Bright Star (dir. Jane Campion)

May 2, 2010 | Fiction/Lit/Movies

“A poem needs understanding through the senses. The point of diving in the lake is not immediately to swim to the shore, but to be in the lake, to luxuriate in the sensation of water. You do no work the lake out. It is an experience beyond thought. Poetry soothens and emboldens the soul to accept mystery.” (Keats to Fanny in a lesson on poetry.)

Bright Star (2009) asks us to luxuriate, through our senses, in the experience of being in the film. The philosophy of accepting mystery and enjoying our time while we are “inside” the poem is reminiscent of John Keats’ actual theory of negative capability, but also to his “Ode to a Nightingale,” which Keats composes and narrates at one point about halfway through the movie. In “Ode to a Nightingale‚” the poet uses his imagination and the “wings of Poesy‚” (33) to temporarily enjoy being in a world of something better, higher, something not of our regular earthly existence, where “youth grows pale, and spectre-thin, and dies‚” (26). Later on in his experience, the word “Forlorn” brings the poet back to his more earthly senses, and the poem ends.

This betBright Starter, higher world is the one inhabited and embodied by Keats in Bright Star, and our experience with him is only brief. At the beginning of the film, we are concerned with the death of Keats’s brother (the youth in the Ode who “grows pale, and spectre-thin, and dies‚”). Briefly, we experience the courtship between Keats and Fanny, and their somewhat idealized love. Keats, attempting to describe his feelings to Fanny, says, ‚”I want a brighter word than bright, fairer word than fair.” The end of the film brings us back to reality: Keats is often abroad, unreachable, while Fanny is forlorn. Keats grows sick and dies.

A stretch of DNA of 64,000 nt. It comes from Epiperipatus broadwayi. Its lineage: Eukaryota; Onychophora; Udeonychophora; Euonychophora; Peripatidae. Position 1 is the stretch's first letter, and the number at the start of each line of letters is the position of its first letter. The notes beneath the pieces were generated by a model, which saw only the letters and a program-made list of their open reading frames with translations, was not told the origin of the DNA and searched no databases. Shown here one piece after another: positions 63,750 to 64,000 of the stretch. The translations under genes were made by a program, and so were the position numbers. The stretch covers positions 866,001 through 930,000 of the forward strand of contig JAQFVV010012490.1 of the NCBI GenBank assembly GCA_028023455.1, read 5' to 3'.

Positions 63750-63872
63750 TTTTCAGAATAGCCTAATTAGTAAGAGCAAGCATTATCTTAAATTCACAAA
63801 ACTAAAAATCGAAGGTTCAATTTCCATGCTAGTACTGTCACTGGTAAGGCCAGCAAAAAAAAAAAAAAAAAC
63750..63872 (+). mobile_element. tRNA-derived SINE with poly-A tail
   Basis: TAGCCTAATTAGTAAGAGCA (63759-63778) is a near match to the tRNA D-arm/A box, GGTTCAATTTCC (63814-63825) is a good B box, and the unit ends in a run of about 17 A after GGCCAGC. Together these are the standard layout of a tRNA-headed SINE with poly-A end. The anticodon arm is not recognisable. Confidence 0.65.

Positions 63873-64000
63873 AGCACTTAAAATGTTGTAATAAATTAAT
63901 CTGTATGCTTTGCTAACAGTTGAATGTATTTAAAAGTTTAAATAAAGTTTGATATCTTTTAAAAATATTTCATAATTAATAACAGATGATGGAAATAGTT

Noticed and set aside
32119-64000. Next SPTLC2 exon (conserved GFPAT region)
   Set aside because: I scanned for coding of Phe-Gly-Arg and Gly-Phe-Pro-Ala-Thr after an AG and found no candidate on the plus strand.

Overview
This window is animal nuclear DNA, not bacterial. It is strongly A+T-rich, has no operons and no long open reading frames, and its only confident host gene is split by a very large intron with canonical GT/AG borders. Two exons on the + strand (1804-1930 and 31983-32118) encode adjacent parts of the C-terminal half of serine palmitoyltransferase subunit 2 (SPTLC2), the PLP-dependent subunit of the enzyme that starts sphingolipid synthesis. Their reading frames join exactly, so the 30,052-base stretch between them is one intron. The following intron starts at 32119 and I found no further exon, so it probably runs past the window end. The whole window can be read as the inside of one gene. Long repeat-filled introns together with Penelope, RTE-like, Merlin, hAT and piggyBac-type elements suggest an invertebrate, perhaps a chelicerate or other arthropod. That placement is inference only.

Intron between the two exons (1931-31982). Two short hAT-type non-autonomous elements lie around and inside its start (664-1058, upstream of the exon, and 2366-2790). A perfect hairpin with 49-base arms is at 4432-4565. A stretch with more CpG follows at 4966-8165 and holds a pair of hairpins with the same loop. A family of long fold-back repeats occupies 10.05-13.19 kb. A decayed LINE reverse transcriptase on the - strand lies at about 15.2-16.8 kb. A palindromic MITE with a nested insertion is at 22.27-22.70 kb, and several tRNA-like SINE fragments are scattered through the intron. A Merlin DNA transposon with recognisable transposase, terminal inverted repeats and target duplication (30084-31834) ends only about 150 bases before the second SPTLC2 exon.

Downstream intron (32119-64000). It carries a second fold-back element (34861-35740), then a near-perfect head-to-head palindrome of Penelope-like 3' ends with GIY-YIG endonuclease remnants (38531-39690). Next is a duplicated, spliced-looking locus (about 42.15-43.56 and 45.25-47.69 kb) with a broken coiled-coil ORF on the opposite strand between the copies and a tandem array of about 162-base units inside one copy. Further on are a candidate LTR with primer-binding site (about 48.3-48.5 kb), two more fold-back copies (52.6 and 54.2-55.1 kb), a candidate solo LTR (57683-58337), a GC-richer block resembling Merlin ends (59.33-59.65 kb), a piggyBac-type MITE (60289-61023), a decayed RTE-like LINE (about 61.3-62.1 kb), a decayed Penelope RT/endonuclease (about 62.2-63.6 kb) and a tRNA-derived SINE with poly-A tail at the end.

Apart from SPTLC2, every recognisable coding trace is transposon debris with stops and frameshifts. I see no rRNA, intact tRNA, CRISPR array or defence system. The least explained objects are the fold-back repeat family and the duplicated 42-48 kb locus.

Fellow poet Brown recognizes that Keats is the better writer. But Keats is also a better man, who lives up to a higher ideal. While Keats refuses to breach the walls of propriety with Fanny, Brown impregnates a maid. “With what ease you help yourself,” Keats notes, not angry, but genuinely perplexed. Later in the film, Brown too will realize that the difference between the two men goes beyond their skill in poetry.

The film touches only briefly on the agony and depression that Keats suffered, and their effects upon his mental health. Its focus is on the beauty of his life. The imagery is often of the English countryside; gentles breezes coming in through open windows cause white curtains to flutter carelessly, like the butterflies that Fanny and her sisters start collecting. The soundtrack makes you want to close your eyes and luxuriate in the music, as Keats does when he listens to the singing nightingale and composes his ode.

Keats died at the age of 25 (a horrible, long suffering death), yet he became one of the great English poets, on only a small body of work. Keats wrote “Bright Star” about Fanny, but the title of the film might equally apply to either Fanny or Keats, or simply to their experience together. Percy Shelley’s famous elegy for Keats ends: “The soul of Adonais, like a star, / Beacons from the abode where the Eternal are‚” (495-496). We look back on the short life of Keats, and see in him the embodiment of a Romantic ideal, a bright star. Whether that is at all fair to the man that Keats really was, I’m not sure.